Gas deal brings end to dispute as parties weigh up the costs
The long-term contract between Gazprom and Naftogas marked a ceasefire in the Russia – Ukraine gas dispute.
With major political and commercial maneuvers over, and gas deliveries to Europe resumed in full, the market is trying to find out who won, and who lost, and whether it is truly the end of the conflict.
Many think Ukraine lost the battle. According to Ukraine’s Prime Minister, the average annual gas price for the country may stand at $228 per thousand cubic meters this year – an increase of almost 30%.
Chris Weafer, Chief Strategist at Uralsib says the Ukrainian economy can’t digest such a price.
“Even though they are getting a discount this year of 20%, Ukraine is still going to pay substantially more money than it did in 2008, and we know in 2008 it struggled to pay for its gas, which obviously led to the whole conflict with the arrears situation. The price that Ukraine will pay is linked to the international price, and we know, of course, that that could swing up substantially higher, depending on where oil trades. So Ukraine’s economy definitely is in a much more difficult position, now, as a result of this deal.”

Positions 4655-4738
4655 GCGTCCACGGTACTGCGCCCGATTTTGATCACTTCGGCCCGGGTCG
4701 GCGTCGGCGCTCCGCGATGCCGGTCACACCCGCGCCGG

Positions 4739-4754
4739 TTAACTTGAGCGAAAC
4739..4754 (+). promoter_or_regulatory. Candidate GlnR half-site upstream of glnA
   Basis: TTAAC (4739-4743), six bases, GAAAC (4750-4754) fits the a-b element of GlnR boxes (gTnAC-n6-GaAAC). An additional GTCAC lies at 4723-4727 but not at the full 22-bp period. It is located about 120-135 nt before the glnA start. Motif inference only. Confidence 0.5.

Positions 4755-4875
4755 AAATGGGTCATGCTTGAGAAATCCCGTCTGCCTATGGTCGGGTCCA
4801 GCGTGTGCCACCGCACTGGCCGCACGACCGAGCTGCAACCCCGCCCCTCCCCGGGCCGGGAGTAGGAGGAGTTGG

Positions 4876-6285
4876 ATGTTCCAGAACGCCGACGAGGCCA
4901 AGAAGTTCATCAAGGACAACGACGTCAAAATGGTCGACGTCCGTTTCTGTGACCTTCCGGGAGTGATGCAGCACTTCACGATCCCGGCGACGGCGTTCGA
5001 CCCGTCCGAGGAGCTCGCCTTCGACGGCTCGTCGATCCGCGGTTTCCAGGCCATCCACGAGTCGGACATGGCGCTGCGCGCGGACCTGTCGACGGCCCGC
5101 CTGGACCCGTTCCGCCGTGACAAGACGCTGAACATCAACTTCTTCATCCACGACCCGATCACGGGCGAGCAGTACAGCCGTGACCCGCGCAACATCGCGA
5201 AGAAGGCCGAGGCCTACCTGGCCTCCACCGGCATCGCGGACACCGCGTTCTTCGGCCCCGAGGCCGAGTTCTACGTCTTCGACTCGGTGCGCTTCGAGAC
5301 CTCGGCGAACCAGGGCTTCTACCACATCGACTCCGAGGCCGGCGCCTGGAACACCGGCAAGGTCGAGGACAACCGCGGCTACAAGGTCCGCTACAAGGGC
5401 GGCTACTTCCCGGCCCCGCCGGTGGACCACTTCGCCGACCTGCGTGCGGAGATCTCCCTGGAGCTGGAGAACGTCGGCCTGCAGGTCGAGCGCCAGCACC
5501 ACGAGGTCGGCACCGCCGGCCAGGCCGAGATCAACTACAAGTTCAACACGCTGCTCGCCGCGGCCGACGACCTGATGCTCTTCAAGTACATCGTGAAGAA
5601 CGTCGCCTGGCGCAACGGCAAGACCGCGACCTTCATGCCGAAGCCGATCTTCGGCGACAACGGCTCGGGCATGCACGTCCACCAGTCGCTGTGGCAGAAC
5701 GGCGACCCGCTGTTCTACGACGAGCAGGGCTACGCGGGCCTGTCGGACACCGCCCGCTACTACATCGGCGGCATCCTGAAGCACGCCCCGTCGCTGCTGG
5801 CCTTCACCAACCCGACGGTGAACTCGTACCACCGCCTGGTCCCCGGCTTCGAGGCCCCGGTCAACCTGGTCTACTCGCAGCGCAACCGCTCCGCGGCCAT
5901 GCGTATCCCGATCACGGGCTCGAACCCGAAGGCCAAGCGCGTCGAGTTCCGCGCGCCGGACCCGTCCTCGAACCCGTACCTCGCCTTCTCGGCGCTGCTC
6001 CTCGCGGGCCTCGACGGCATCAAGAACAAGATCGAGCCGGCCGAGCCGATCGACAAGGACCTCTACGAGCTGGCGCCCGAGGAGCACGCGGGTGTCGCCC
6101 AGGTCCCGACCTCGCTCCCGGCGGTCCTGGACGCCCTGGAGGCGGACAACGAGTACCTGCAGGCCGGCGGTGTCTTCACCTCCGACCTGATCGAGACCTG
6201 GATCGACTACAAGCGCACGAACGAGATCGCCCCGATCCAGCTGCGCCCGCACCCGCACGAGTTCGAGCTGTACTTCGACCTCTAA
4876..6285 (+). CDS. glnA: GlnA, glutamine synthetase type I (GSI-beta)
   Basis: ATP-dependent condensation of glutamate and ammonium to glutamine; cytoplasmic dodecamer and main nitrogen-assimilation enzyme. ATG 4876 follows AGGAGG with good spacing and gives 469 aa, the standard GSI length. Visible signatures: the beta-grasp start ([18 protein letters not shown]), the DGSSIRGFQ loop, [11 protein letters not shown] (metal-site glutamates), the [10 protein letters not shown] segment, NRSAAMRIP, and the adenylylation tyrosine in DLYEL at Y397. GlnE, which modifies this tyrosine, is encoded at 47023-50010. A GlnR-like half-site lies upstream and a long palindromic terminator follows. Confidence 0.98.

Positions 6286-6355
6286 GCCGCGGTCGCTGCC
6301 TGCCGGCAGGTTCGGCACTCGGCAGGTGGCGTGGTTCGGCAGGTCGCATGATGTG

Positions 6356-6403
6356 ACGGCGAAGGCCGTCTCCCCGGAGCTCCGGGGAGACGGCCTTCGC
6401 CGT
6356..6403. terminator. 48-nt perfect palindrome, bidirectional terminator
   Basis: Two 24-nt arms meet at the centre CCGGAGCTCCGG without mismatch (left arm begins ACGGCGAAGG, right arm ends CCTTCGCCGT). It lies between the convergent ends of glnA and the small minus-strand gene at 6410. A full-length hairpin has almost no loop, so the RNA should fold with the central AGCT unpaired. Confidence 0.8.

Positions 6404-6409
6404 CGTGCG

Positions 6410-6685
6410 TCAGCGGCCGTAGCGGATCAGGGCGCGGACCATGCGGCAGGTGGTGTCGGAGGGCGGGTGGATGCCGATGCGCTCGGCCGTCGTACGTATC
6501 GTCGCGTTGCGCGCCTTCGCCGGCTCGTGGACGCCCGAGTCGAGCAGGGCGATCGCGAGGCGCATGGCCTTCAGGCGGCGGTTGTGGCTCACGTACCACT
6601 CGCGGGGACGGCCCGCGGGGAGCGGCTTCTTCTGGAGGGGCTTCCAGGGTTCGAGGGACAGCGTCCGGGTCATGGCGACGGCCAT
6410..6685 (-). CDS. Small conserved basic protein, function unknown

The deal, struck by Ukraine’s Prime Minister Timoshenko, was a blow to her rival, President Viktor Yushenko. Timoshenko showed herself a “can do” politician boosting her chances to win the next presidential election. But political instability in Kiev and higher gas prices mean the conflict may have further to run according to Aleksandr Nazarov, Oil and Gas Analyst at Metropol.
“The conflict is solved only in the part of continuing the gas transit to Europe. Regarding the Ukrainian consumption of gas, I expect more conflicts, more issues, maybe in the summer, maybe next year.”
As for Gazprom it won in the long-term as it managed to shift its gas trade with Ukraine to a market price, ending a long period of subsidy. However, it lost more than $2.5 billion in export revenues. Gazprom’s losses may increase as some European energy companies plan to demand compensation over the gas supply cut, in court.
Supply disruption also hit Russia- EU relations but experts say they won’t stay cool for long. The EU relies on imported energy and will need more in coming years. Russia, in turn, needs the revenue from sales to Europe.
The clear winners turned out to be Asian gas producers, who get a higher price for their gas. The conflict also gave a boost to rival pipeline projects Nord Stream and South Stream that bypass Ukraine.